Son of the Tree of the Night of Sorrows

Welcome to the Atlas Obscura Community discussion of Son of the Tree of the Night of Sorrows in Dolores Hidalgo Cuna de la Independencia Nacional, Mexico. Ask questions or share travel tips, experiences, pictures, or general comments with the community. For the story behind this place, check out the Atlas Obscura entry:

  1. Hernan Cortes didn’t kill Montezuma–his own subjects did (they were mad at HIM.) 2) Cortes wanted to have his king, Spanish King Charles V, SEE this city, so excellently constructed was it. 3) These Aztec/Mechica were INVADING BULLIES who were kidnapping and murdering locals for their “religion.” The Spanish were welcomed by the actual natives as someone who might free them from these murderous, bullying invaders. They did.

Danielpauldavis thank-you for your comment but we will have to respectfully agree to disagree on one point. The vast majority of historians today believe that Moctezuma was killed by the conquistadors and NOT as the official Spanish narrative claims by his own people.

The chronicles of conquistadors such as Bernal Diaz del Castillo are extremely biased accounts that are not to be trusted. This is because : 1. They were written many decades after the conquest 2. They appeared in the aftermath of the controversial ecclesiastical debates of Valladoid over the morality of the conquest 3. These were undisguised attempts to curry favour and gain political / economic favours from the King of Spain. In other words , it was within their interests to portray themselves in a good and noble light , as the saying goes “History is written by the victors”.

In regards to the Aztecs being “bullies” , I don’t know if I would use that term for them. They were after all a civilization , not an individual or handful of people. But they were definitely a warlike culture who conquered other indigenous civilizations and tribes and subjugated them to imperial rule and what would now be considered atrocities , yes, agreed. The Spanish were supported by enemies of the Aztecs such as the Tlaxcalans , Tarascans , Mixteca and Zapoteca , yes, also agreed. However, it must be remembered that these peoples also later rebelled against the rule of the Viceroyalty of Spain in the decades and centuries that followed the conquest. This strongly suggests that all was not well in post-conquest Mexico and that these peoples who had initially joined the Spanish now saw their " true colours" as yet another empire not so different in its capacity for cruelty as that of the Aztecs.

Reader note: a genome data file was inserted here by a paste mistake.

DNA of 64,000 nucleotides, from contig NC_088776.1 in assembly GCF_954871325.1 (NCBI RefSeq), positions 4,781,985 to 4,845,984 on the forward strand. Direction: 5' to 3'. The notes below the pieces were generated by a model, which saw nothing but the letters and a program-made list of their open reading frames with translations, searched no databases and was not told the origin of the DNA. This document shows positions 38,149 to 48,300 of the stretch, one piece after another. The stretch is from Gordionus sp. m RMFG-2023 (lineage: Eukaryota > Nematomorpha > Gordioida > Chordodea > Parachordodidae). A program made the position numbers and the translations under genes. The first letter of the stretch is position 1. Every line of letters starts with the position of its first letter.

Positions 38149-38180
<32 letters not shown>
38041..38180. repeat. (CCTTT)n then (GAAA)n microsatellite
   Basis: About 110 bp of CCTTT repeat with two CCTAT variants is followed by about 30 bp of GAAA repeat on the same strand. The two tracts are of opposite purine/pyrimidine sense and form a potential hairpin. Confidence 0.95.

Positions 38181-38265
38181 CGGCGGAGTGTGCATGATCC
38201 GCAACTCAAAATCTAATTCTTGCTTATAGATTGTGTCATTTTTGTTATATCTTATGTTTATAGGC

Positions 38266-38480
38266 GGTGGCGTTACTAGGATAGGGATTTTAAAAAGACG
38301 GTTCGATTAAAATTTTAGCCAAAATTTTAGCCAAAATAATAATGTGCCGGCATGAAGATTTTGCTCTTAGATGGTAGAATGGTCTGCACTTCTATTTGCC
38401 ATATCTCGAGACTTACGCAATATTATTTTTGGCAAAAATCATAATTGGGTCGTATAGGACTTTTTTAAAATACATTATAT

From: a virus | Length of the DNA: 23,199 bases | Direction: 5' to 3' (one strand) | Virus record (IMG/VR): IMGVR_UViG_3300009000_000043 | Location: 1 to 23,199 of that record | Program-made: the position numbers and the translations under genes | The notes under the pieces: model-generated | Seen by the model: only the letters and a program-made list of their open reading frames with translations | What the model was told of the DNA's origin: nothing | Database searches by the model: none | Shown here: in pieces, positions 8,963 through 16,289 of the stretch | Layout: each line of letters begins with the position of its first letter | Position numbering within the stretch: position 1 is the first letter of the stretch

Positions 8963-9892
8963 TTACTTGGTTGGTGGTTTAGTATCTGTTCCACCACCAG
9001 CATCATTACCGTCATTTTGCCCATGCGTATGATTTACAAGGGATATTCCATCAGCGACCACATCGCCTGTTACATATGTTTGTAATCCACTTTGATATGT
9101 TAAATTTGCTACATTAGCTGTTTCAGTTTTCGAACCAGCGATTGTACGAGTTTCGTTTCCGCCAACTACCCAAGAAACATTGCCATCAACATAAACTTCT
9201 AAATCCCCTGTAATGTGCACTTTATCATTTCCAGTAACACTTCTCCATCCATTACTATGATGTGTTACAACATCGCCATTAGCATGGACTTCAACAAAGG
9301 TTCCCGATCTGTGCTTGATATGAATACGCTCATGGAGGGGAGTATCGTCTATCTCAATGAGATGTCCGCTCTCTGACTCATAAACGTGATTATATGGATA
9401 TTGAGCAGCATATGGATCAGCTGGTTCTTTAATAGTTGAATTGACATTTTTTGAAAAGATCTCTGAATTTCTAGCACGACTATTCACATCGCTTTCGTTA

Moreover, history should always be mistrusted and warrant closer scrutiny when it is portrayed as a simple narrative of good vs evil. There are no “good” parties in war and conquest , only those who profit from dehumanising , killing and enslaving another people and those who are killed or enslaved. Even in light of the Aztec empires bloodthirsty excesses the atrocities and barbarity of the Spanish conquest of the Americas which were far more extensive and prolonged (and committed in the name or guise of their own religion)cannot nor should not be glossed over


Evidently there were abuses, such as forced and poorly paid rotational labor of some indigenous people for haciendas or urban constructions, but for example two daughters of Moctezuma married Spaniards and were granted noble titles and an income that the Mexican state paid until the 1930s. This was justified because Moctezuma had asked Cortés to take care of his children. His descendants still exist with noble titles in Spain and Mexico. In addition, many of the Spanish troops in Mexico were reconverted Aztec warriors, and participated in explorations and conquests in the north and in Guatemala, where many settled. On the other hand, Mexico City was the richest city in the empire for a long period of time, and the Mexicans were surprised when they visited Madrid because of its relative smallness. I think that the history of the viceroyalty of New Spain was too complex to reduce it to a tale of good and bad, as you said, what the politicians have done for the purposes of their propaganda interests.


Thank you for your comment vbarcia06,